“That day the parents pleaded with the government to have a rethink of its decision so that those who are already in school can finish their programmes. The state can negotiate with the schools. But the most worrisome aspect of this whole thing is that the state government has stopped communicating with schools. It seems like the schools are in limbo. They don’t know what to do, whether the state will be paying the outstanding fees or not. So, if the state can negotiate with the schools, they can agree on how to pay the backlog of fees. I think the schools will agree to that,” Amadi said.
Last year, Governor Wike, had approved the payment of N512million to offset the debts owed by the final year students on foreign scholarship to enable them sit for their final exams and eventually graduate.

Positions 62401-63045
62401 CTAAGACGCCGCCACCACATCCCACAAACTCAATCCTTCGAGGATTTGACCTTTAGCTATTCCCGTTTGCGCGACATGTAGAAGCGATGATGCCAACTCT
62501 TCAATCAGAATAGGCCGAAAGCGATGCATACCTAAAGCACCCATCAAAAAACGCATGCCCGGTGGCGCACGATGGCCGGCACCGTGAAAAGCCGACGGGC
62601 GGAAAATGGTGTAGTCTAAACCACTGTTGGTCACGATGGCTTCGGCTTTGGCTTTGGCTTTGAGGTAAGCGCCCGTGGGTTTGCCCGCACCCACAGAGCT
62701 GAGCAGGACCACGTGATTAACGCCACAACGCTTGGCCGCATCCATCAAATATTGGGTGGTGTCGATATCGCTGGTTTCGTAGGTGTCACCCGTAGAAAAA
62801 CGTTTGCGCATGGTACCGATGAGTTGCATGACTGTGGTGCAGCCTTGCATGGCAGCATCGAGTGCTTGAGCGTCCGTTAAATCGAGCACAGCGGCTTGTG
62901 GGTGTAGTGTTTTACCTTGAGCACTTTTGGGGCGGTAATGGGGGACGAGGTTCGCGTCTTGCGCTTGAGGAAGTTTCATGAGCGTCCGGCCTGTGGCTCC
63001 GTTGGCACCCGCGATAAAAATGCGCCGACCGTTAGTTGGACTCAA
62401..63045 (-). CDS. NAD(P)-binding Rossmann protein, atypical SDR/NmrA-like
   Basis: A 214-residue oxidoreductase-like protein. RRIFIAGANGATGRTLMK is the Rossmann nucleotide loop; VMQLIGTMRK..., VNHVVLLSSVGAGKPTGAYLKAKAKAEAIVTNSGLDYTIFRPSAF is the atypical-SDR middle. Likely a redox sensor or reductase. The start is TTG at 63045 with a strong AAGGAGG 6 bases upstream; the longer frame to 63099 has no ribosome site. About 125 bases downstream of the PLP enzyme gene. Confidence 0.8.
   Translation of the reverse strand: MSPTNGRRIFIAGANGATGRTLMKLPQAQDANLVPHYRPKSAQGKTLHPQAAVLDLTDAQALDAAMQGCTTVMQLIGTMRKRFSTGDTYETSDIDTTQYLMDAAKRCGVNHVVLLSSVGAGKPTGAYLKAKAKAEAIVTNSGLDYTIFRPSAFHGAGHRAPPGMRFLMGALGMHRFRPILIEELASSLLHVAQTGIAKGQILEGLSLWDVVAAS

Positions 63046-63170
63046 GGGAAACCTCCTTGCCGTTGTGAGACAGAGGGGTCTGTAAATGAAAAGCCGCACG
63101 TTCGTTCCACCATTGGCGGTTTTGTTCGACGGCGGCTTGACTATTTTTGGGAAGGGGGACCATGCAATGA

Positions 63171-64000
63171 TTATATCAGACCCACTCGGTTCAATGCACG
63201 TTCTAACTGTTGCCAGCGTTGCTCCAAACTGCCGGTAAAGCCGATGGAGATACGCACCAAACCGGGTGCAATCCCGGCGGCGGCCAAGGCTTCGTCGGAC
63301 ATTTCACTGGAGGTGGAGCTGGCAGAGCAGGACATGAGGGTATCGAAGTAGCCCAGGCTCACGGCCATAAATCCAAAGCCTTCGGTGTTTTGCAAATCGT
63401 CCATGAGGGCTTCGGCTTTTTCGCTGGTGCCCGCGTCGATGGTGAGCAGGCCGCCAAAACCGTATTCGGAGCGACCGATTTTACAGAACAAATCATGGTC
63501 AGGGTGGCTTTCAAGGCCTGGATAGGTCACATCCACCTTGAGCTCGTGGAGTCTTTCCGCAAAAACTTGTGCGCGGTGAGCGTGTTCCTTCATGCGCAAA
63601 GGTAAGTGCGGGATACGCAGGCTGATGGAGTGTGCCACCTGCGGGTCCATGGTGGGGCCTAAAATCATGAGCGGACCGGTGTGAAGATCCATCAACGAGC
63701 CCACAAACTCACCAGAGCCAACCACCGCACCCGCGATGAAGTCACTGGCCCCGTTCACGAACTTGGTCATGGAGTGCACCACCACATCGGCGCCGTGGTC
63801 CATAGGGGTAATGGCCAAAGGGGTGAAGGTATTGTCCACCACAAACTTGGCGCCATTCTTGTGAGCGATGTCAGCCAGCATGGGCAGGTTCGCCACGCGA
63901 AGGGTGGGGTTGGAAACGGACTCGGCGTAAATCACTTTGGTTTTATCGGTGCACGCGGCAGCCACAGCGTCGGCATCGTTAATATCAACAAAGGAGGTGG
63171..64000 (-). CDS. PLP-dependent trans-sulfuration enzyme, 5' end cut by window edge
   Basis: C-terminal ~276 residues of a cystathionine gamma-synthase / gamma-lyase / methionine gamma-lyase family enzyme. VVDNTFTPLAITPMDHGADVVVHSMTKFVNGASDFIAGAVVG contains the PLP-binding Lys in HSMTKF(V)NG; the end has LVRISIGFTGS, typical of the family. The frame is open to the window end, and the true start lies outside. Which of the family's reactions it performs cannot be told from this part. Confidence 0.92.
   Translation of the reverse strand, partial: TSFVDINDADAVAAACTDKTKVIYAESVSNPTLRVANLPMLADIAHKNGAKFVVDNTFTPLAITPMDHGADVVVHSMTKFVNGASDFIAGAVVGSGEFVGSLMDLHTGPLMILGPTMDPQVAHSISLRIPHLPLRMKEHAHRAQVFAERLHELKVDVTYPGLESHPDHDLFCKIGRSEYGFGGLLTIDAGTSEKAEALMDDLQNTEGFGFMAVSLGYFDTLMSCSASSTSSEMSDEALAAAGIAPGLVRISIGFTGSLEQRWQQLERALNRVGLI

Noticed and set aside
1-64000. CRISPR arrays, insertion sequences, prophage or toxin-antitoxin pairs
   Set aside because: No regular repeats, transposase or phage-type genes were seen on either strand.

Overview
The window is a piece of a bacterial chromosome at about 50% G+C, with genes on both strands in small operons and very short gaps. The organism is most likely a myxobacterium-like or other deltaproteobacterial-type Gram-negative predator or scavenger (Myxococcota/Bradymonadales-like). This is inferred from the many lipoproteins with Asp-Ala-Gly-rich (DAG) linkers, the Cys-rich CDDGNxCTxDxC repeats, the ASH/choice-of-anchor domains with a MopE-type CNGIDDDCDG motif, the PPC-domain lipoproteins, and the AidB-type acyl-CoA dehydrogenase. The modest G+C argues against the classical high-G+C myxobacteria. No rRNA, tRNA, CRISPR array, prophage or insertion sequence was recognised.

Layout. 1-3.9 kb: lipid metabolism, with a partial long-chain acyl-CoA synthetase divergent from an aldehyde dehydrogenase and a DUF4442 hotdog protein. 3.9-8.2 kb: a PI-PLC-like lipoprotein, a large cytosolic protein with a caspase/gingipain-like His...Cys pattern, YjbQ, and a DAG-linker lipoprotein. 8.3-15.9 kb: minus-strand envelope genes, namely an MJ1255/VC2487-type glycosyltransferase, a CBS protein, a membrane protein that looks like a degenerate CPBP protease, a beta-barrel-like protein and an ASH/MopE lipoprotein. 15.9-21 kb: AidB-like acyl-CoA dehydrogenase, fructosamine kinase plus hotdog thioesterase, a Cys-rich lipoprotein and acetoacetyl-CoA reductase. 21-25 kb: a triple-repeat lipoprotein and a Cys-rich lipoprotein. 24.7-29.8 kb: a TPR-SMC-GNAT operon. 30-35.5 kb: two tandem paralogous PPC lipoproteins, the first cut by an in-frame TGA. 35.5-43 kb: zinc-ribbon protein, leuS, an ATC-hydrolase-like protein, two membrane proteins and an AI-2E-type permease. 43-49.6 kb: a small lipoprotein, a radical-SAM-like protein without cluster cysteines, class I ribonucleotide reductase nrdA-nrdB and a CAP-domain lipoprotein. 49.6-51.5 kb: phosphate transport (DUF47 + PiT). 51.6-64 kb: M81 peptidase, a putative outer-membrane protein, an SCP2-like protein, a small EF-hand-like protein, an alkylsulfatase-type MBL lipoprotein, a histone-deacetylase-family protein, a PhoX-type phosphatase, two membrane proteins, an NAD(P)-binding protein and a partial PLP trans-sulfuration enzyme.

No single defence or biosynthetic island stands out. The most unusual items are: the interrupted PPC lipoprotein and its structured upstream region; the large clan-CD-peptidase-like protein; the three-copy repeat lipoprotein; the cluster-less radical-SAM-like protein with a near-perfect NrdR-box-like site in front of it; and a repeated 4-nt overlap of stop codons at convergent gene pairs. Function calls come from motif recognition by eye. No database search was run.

Amadi explained that the students and their parents respectively have written letters to the government and the Speaker of the House of Assembly seeking their benevolent intervention in the plight of the students, yet, to no avail.
“We want the public to intervene so that government can see to the plight of these students, because, they are not our children alone. They are children of Rivers State. Many of us might not be around when the state would start reaping the benefits from these students. What they have gone there for will be beneficial to the state and the entire country and that is why we are begging. We are pleading with the government,” he said.
He expressed that his son and others stranded students may not be able to return to Nigeria because they are owing accommodation rents and tuition fees. He pointed out that the immigration of the respective countries where they are studying will not allow them to leave and even if they manage to sneak out, it will affect their future foreign travels, which will be a discredit to Nigeria.
The Rivers State Governor’s special overseas scholarships programme which has gulped about N23.7 billion since its inception in 2008, was set up with the sole motive to secure and strength the future of young men and women of Rivers State by empowering them through quality education.